Unless you’re an unexpected single mum, who spent years thinking she would have four children, and their names would all begin with M (Mabel, Maeve, Martha and another I can’t remember now), and they’d all giggle their way around Tesco wearing stripy jumpers. (I don’t actually know why the fantasy involved these specific things, but anyway. It did.) Or that mum who found she didn’t necessarily take to motherhood as naturally as she’d expected and had to try to process the slightly crushing realisation that she might not be able to cope with more than one baby. Ever. Or that mum who wonders quite often whether she’s teetering on the edge of late post natal depression or just needs to pull herself together. Or all of those things.

I used to be no different to everyone else: I had the daydreams about the wedding and the happily ever after. Except not a single one of my daydreams came true. Call me bitter but I haven’t yet found a way to come to terms with that. It was already hard enough to see couples being happy with one baby. To feel the grief of not being a little family unit like I pictured. Now, with all these second babies on the way, these mums are doing what I physically cannot do (with no man on the horizon) and mentally may not even be capable of.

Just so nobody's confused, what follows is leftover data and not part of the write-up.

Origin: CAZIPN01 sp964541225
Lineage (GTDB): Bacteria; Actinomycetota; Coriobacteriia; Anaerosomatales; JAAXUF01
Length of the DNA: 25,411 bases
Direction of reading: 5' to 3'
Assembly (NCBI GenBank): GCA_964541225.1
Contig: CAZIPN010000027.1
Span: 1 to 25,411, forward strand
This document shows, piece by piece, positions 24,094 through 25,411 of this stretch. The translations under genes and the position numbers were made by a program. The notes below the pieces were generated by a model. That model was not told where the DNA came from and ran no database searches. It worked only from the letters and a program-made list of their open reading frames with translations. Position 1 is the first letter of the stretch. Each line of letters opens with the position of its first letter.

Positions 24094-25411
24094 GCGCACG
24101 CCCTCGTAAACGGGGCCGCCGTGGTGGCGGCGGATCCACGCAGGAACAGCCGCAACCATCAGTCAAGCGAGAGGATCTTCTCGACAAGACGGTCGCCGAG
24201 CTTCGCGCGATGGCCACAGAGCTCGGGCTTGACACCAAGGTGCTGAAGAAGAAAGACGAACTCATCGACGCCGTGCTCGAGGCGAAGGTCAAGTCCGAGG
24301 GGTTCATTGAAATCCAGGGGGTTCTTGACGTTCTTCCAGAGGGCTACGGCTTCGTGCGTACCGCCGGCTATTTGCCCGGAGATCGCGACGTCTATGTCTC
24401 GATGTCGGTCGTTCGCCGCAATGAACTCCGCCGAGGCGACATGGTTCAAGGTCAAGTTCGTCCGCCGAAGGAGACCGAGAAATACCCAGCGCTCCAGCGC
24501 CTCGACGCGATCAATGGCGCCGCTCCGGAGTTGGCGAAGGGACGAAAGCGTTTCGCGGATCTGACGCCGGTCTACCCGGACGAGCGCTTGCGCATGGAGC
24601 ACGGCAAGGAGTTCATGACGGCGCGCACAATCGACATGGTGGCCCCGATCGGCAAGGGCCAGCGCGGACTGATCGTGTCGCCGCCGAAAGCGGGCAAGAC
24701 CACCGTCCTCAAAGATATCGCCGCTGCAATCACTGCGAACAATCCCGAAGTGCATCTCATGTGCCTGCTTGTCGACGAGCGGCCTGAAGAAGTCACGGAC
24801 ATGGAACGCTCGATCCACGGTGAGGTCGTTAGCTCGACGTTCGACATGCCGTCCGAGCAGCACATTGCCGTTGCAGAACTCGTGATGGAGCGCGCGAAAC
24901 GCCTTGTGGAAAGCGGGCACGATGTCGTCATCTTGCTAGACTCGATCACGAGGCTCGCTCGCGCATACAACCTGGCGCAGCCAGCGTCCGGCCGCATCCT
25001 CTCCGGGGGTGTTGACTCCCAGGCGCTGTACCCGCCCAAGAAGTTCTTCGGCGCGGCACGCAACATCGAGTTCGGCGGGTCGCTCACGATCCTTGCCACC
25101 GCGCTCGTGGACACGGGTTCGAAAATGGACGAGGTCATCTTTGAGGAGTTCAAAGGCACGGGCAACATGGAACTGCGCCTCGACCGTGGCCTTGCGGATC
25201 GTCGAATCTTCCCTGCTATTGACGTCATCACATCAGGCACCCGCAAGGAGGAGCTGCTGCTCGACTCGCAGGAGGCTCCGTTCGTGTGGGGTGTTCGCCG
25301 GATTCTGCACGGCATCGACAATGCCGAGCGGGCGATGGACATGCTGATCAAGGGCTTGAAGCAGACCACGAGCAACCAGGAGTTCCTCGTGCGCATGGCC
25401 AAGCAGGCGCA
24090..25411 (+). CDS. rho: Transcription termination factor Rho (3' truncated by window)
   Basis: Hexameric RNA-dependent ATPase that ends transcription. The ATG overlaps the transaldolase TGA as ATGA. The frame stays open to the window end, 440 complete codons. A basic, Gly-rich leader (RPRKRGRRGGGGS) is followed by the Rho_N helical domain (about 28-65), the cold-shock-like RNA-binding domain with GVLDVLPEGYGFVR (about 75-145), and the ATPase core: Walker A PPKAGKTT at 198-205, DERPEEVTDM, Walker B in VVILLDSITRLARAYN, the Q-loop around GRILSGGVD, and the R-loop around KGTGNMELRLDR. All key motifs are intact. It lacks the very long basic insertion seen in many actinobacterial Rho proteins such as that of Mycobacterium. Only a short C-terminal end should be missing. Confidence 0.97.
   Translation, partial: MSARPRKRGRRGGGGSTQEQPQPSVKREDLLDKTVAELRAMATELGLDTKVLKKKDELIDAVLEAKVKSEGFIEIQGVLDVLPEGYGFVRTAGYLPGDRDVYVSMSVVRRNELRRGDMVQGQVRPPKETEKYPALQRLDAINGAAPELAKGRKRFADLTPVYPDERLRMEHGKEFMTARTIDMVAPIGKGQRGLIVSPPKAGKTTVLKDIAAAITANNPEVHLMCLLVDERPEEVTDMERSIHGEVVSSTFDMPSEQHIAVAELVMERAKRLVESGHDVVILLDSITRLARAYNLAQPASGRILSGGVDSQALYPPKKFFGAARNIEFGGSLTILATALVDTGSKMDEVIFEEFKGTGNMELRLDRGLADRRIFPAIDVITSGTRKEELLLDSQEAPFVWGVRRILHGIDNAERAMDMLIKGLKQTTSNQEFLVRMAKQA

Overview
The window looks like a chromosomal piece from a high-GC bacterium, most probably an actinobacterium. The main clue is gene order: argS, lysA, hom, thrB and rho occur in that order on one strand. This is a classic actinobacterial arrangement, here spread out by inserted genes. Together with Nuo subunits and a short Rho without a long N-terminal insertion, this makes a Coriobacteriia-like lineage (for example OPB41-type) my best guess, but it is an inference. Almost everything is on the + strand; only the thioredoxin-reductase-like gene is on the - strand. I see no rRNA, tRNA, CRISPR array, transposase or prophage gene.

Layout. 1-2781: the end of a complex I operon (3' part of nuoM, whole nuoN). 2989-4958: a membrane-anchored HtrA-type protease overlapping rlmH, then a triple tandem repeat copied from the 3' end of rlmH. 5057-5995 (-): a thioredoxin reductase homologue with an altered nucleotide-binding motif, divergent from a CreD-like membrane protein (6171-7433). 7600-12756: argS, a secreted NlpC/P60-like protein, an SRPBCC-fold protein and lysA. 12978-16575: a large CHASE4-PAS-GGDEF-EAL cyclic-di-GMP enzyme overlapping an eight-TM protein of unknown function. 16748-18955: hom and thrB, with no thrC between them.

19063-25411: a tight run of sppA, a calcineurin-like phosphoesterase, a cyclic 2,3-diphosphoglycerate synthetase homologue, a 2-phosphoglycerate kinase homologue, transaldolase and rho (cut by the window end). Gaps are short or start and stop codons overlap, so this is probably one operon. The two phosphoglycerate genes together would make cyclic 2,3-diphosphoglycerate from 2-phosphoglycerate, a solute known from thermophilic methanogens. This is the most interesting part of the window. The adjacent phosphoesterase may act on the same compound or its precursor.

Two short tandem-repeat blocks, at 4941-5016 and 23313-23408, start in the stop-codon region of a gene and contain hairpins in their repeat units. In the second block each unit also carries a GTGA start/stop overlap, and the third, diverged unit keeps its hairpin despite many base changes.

I can’t bear how much that hurts me. I can’t find a way to come to terms with that, either. Maybe it doesn’t make sense for me to be so upset over the wave of second babies when I’m not sure I could cope with another one anyway, but the thing is that I thought I would be able to cope. I thought I would love it. Throw myself into it. Be delightfully domesticated, surrounded by my little brood. All preferably with a ring on my finger, and all those other clichés. I never in a million years thought I would end up on my own with a baby, and never in a billion years thought I would be one of those people who only had one. Every time I see my daughter play with another baby I feel guilty that she most likely won’t have any brothers or sisters. Every time I enjoy spending time with my brother it is tinged with sadness for what I cannot give to her. My own mum – who also didn’t enjoy motherhood all that much – said that the only reason she had another baby after a truly awful experience with me was so that I was not alone. That is literally the most selfless thing I have ever heard, having heard the horror stories of a baby that barely slept for two years and refused to be left with her own father, let alone anyone else. It makes me feel so unspeakably selfish that I do not think I could voluntarily put myself through more than I have already endured with the one baby I do have.